Wicker should breeze to first full term in U.S. Senate

October 23, 2012 10:30:27 AM

Sarah Fowler - sfowler@cdispatch.com

 

Republican Sen. Roger Wicker is vying for another term as a United States Senator for the state of Mississippi.  

 

Wicker, 61, a long-time state legislator, first arrived in the U.S. Senate when he was appointed to fill Trent Lott's vacated seat in 2007. In 2008, Wicker defeated former governor Ronnie Musgrove in a special election to complete Lott's term. 

 

Wicker will face Democrat Albert N. Gore and a pair of other candidates in his bid to win his first full term. 

 

Wicker currently serves as the deputy whip and also serves on multiple committees. He is a member of the Armed Services Committee; the Banking, Housing and Urban Affairs Committee; the Commerce, Science and Transportation Committee; and the Veterans Affairs Committee.  

 

Born in Pontotoc, Wicker earned his undergraduate and Law School degrees at the University of Mississippi. 

 

The senator served as an active duty member of the U.S. Air Force. He retired from the Air Force reserves as a lieutenant colonel in 2004.  

 

Married with three children, Wicker resides in Tupelo when not serving in Washington.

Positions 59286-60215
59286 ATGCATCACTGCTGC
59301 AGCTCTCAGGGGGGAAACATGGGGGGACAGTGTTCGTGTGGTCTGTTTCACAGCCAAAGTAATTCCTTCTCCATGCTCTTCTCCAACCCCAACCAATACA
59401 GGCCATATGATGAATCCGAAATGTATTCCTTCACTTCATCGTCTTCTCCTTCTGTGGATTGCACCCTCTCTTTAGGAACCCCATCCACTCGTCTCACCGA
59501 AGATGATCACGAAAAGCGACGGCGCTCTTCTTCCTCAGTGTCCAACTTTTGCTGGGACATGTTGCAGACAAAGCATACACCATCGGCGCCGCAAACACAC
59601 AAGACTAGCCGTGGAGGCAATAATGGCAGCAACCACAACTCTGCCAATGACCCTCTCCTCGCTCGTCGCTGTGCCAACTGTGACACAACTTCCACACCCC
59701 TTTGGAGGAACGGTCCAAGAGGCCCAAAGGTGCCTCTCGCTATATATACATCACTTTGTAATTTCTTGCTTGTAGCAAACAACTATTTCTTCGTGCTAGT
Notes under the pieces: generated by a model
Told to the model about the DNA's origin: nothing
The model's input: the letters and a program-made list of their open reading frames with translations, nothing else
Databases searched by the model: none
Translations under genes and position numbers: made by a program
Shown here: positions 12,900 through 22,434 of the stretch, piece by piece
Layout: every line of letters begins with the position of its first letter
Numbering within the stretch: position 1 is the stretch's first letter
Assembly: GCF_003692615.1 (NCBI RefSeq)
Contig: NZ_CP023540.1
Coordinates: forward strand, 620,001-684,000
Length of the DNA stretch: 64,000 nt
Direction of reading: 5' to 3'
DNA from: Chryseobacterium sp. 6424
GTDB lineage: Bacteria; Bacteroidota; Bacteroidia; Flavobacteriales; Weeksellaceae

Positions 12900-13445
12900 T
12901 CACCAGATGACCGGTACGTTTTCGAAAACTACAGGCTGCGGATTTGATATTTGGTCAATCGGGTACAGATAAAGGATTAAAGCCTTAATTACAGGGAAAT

Democrat opponent Albert N. Gore, 82, was a state delegate at the 2012 Democratic National Convention.  

 

A resident of Starkville, Gore is retired as a highly-decorated retired colonel from the Green Berets, or the Special Forces Unit in the U.S. Army, where he received both a Purple Heart and a Bronze Star.  

 

He served as a paratrooper in the Vietnam War.  

 

A retired Methodist minister, Gore has served as the executive chair of the Oktibbeha County Democratic Party. He is a distant cousin of former Vice President Al Gore of Tennessee.  

 

Dr. Martin Wiseman, director of The Stennis Institute at Mississippi State University, said Wicker shouldn't be seriously challenged. 

 

"That is virtually a non-race," Wiseman said, adding that with Mississippians expected to support Republican presidential nominee Mitt Romney, Wicker should carry the vote with a coat-tail effect. 

 

"(Gore is) by no means a threat at all to Wicker, particularly with Romney on the ballot," Wiseman said. "Wicker is fairly popular in his own right. Wicker doesn't really need (coat-tails). He's pretty well-entrenched. He should win easily." 

 

Thomas Cramer of the Constitution Party and Shawn O'Hara of the Reform party are also on the Nov. 6 ballot.

Sarah Fowler covers crime, education and community related events for The Dispatch. Follow her on Twitter @FowlerSarah